Image: Google has announced the open source release of DeepVariant, a deep learning technology to reconstruct the true genome sequence from HTS data with significantly greater accuracy than previous classical methods (Photo courtesy of Google).
Google LLC (Mountain View, CA, USA) has announced the open source release of DeepVariant, a deep learning technology to reconstruct the true genome sequence from high-throughput sequencing (HTS) data with significantly greater accuracy than previous classical methods. DeepVariant, which was developed after more than two years of research by the Google Brain team, in collaboration with Verily Life Sciences, transforms the task of variant calling, as this reconstruction problem is known in genomics, into an image classification problem well-suited to Google's existing technology and expertise. Within a year of its development, the deep learning model had won the 2016 PrecisionFDA Truth Challenge award for Highest SNP Performance, outperforming state-of-the-art methods. Since then, the Google Brain team has reduced the error rate by over 50%.
Google has released DeepVariant as open source software to encourage collaboration and accelerate its use in solving real world problems. It has partnered with Google Cloud Platform (GCP) to deploy DeepVariant workflows on GCP in two configurations optimized for low-cost and fast turnarounds using scalable GCP technologies, such as the Pipelines API. This paired set of releases provides a smooth ramp for users to explore and evaluate the capabilities of DeepVariant in their current compute environment, while providing a scalable, cloud-based solution to satisfy the needs of even the largest genomics datasets.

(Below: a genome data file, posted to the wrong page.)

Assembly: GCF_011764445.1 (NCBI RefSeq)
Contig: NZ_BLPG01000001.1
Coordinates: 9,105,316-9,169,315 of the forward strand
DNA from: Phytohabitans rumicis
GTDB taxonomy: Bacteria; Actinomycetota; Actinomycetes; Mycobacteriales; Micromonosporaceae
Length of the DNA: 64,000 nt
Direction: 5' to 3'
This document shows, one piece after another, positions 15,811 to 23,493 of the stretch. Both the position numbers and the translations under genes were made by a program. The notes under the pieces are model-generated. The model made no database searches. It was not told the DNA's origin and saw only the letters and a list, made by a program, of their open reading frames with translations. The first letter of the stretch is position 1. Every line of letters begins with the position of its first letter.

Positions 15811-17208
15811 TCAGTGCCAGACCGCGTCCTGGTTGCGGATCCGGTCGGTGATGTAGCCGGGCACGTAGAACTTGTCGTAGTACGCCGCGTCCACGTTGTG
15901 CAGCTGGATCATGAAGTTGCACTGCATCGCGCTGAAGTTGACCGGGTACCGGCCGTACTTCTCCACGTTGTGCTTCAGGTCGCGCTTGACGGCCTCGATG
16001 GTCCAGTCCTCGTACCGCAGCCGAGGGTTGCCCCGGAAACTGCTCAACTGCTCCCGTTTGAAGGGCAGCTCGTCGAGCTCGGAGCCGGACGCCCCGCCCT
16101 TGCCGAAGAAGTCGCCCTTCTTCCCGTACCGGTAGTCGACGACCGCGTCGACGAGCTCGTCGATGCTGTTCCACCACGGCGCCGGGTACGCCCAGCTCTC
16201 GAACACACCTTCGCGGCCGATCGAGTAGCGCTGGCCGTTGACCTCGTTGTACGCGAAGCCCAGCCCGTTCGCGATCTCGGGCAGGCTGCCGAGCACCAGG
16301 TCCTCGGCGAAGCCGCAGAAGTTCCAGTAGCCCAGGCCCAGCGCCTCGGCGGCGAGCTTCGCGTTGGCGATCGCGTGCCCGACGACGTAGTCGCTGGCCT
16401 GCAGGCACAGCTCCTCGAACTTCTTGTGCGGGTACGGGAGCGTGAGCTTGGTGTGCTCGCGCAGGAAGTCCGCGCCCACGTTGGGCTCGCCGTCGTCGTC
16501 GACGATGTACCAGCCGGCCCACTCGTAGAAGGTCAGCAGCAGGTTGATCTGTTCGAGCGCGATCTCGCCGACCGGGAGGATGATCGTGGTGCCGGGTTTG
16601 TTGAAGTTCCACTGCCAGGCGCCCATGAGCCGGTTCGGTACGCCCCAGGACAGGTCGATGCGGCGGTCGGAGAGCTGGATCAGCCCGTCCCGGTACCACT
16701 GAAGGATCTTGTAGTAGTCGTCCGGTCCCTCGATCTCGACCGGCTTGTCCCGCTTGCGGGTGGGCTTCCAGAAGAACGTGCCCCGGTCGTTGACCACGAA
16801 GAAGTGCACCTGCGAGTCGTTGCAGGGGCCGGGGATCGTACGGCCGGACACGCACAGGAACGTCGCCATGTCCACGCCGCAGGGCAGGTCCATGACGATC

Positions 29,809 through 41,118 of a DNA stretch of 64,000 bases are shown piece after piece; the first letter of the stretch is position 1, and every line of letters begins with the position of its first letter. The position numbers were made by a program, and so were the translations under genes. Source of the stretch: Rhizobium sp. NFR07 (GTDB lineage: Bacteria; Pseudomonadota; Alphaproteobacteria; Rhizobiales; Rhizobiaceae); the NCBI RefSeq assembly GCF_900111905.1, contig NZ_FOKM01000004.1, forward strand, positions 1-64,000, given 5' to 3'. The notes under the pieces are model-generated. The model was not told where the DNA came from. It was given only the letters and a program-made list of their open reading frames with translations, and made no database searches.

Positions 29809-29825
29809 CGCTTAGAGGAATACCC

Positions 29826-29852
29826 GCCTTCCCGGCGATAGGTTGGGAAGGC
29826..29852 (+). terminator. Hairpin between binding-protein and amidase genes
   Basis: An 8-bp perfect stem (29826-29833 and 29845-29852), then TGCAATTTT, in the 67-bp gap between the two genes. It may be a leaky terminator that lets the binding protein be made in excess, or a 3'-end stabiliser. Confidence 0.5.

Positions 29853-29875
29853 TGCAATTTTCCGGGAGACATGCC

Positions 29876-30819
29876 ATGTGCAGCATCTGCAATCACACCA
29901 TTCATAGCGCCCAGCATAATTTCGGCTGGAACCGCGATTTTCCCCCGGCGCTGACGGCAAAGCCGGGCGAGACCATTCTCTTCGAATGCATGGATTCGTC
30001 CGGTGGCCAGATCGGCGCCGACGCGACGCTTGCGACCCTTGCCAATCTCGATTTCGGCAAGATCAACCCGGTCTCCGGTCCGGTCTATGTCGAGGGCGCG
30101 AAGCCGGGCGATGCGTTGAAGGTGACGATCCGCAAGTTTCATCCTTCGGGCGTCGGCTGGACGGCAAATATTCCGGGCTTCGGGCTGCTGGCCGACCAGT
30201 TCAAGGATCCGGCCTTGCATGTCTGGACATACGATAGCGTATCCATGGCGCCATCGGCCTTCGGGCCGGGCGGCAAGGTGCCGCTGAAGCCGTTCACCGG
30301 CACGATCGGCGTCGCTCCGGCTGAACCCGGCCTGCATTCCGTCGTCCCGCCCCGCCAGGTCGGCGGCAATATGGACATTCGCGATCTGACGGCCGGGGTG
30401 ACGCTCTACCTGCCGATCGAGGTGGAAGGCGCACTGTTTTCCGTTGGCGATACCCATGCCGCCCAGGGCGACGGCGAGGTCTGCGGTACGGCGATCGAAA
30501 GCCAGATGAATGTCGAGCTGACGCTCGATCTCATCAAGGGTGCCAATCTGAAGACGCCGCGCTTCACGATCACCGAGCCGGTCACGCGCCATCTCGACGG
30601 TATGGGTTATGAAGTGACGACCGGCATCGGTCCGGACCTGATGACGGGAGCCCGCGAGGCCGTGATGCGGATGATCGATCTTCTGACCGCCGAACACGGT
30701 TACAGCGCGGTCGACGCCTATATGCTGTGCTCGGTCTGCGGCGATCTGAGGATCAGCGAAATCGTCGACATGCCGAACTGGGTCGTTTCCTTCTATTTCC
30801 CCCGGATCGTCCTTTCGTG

Google hopes that DeepVariant will leverage its computing infrastructure and machine learning expertise to better understand the genome as well as provide deep learning-based genomics tools to the community. The release of DeepVariant as open source software is part of its broader goal to apply Google technologies to healthcare and other scientific applications, and to make the results of these efforts broadly accessible.